The interview goes well....Lips & Reiner both come off extremely genuine and down-to-earth....and perhaps themselves surprised that even in their early 50s, they're still a band, still put out records & still do some touring (even if they do seem to play mostly in front of only a handful of people on a nightly basis). They're also shocked at their current situation....being a band that's the focal point of a movie that's getting some major buzz. Whether the movie will actually create a new fanbase for the band or not, I don't know. The movie could be doesn't mean the band themselves will cultivate a whole new audience....although I certainly hope so - they definitely deserve it.

The "Stump the Trunk" section of the show came up and Jim and I and a few others went to the side of the stage. We did our thing & returned to the audience.

The questions we asked & whether or not we "Stumped the Trunk" will all be revealed when the show airs. No spoilers here!! (this is all assuming we don't get edited out....there's only about 20 minutes worth of show - but they shoot about 60 minutes worth of footage).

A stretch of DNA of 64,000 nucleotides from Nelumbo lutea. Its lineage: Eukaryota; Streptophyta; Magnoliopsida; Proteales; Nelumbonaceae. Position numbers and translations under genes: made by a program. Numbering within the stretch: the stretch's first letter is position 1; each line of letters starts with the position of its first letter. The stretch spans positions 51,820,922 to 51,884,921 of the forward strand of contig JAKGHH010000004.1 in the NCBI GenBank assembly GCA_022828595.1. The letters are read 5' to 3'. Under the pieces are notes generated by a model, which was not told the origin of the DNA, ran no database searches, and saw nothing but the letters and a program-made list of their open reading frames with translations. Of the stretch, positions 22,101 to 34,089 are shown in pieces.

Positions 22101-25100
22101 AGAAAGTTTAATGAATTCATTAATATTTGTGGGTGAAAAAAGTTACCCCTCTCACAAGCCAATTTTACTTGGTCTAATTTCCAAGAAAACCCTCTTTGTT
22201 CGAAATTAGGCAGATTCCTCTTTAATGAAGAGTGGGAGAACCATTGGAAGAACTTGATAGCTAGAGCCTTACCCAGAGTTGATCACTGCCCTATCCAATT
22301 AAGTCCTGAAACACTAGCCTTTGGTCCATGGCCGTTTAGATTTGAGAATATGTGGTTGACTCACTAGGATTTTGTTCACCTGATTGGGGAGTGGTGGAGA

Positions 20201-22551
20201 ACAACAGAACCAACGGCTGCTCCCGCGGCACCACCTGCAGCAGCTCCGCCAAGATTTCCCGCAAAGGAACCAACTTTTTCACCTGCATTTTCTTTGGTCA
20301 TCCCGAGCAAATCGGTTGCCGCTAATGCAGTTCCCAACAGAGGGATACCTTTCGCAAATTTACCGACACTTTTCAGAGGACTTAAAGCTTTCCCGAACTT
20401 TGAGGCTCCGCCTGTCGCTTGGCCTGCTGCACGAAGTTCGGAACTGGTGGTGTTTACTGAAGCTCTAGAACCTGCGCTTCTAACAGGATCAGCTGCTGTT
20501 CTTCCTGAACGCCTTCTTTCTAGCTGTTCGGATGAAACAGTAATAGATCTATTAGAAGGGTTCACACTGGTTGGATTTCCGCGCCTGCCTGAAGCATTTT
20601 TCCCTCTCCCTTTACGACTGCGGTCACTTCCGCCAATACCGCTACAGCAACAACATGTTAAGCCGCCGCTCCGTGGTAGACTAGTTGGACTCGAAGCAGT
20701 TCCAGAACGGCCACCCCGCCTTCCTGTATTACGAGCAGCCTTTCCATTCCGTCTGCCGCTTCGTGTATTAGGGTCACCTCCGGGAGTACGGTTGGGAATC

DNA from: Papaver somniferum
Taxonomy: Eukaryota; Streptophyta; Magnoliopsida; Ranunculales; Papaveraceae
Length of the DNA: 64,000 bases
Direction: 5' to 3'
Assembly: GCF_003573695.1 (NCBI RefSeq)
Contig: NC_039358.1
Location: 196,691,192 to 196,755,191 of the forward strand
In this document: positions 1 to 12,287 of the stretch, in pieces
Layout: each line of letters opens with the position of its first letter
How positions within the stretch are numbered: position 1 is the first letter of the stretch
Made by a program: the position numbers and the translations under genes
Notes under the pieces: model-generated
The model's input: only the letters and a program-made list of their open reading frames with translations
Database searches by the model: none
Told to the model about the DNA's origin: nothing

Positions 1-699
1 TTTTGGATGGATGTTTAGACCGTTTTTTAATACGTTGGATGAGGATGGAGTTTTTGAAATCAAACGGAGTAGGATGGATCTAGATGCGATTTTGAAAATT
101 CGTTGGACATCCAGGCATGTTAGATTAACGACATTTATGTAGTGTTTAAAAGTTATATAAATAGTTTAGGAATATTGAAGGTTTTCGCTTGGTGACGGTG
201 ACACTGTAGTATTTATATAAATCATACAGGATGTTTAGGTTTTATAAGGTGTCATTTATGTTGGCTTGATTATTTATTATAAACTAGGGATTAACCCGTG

The show ends - and Lips & Reiner come out and talk to some people, take photos, sign autographs. Lips recognizes me - I introduced myself to him at one of the first shows I ever went to of theirs - from them on, I've always talked to him a little bit when I've seen them. I know firsthand how cool these guys are as people. Even when they had every right to be bitter - about being a band that was a huge influence to bands who got MUCH bigger than they ever did (Metallica & Slayer for starters) - but playing in front of 5 people....they were still 100% genuinely grateful for those who did show up....and always took the time to have a quick chat or sign an autograph. Now that they are getting a certain level of fame from this movie - I don't think they will be corrupted by it.